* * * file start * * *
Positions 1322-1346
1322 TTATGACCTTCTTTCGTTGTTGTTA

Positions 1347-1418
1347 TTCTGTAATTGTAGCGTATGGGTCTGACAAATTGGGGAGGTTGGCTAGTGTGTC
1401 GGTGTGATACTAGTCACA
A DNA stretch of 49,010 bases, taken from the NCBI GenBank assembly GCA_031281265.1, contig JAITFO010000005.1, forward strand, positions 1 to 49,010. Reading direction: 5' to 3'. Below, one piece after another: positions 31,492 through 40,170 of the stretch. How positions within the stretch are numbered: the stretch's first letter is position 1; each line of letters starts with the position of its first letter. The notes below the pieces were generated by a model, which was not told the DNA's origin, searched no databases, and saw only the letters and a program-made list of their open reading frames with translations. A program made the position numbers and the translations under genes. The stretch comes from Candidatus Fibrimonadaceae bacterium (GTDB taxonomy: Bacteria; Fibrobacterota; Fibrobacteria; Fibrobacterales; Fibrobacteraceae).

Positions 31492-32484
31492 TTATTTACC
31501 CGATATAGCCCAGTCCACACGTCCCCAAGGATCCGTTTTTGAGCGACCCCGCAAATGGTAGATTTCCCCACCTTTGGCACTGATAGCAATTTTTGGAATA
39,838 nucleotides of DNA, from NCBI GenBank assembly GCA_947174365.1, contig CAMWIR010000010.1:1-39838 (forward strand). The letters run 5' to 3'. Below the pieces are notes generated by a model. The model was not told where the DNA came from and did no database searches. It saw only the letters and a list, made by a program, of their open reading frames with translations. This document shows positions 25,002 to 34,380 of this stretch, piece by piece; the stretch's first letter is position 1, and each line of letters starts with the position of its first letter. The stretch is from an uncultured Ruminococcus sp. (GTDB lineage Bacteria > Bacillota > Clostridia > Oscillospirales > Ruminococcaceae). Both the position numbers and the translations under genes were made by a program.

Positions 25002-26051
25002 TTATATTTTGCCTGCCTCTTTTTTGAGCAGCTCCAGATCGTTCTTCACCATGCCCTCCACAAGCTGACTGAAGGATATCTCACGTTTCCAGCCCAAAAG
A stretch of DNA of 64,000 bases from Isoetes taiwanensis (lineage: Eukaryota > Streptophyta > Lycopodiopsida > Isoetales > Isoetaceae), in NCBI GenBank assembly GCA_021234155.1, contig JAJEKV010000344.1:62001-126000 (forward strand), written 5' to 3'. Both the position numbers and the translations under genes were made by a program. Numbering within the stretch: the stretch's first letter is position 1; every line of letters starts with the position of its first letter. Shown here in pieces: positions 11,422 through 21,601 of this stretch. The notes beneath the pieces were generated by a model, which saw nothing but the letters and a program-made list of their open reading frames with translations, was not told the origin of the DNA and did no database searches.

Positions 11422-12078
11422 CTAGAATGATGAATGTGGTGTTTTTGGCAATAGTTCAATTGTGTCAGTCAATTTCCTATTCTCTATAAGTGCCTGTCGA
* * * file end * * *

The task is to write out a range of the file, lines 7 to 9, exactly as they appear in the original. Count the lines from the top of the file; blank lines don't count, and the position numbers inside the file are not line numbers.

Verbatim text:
Positions 31492-32484
31492 TTATTTACC
31501 CGATATAGCCCAGTCCACACGTCCCCAAGGATCCGTTTTTGAGCGACCCCGCAAATGGTAGATTTCCCCACCTTTGGCACTGATAGCAATTTTTGGAATA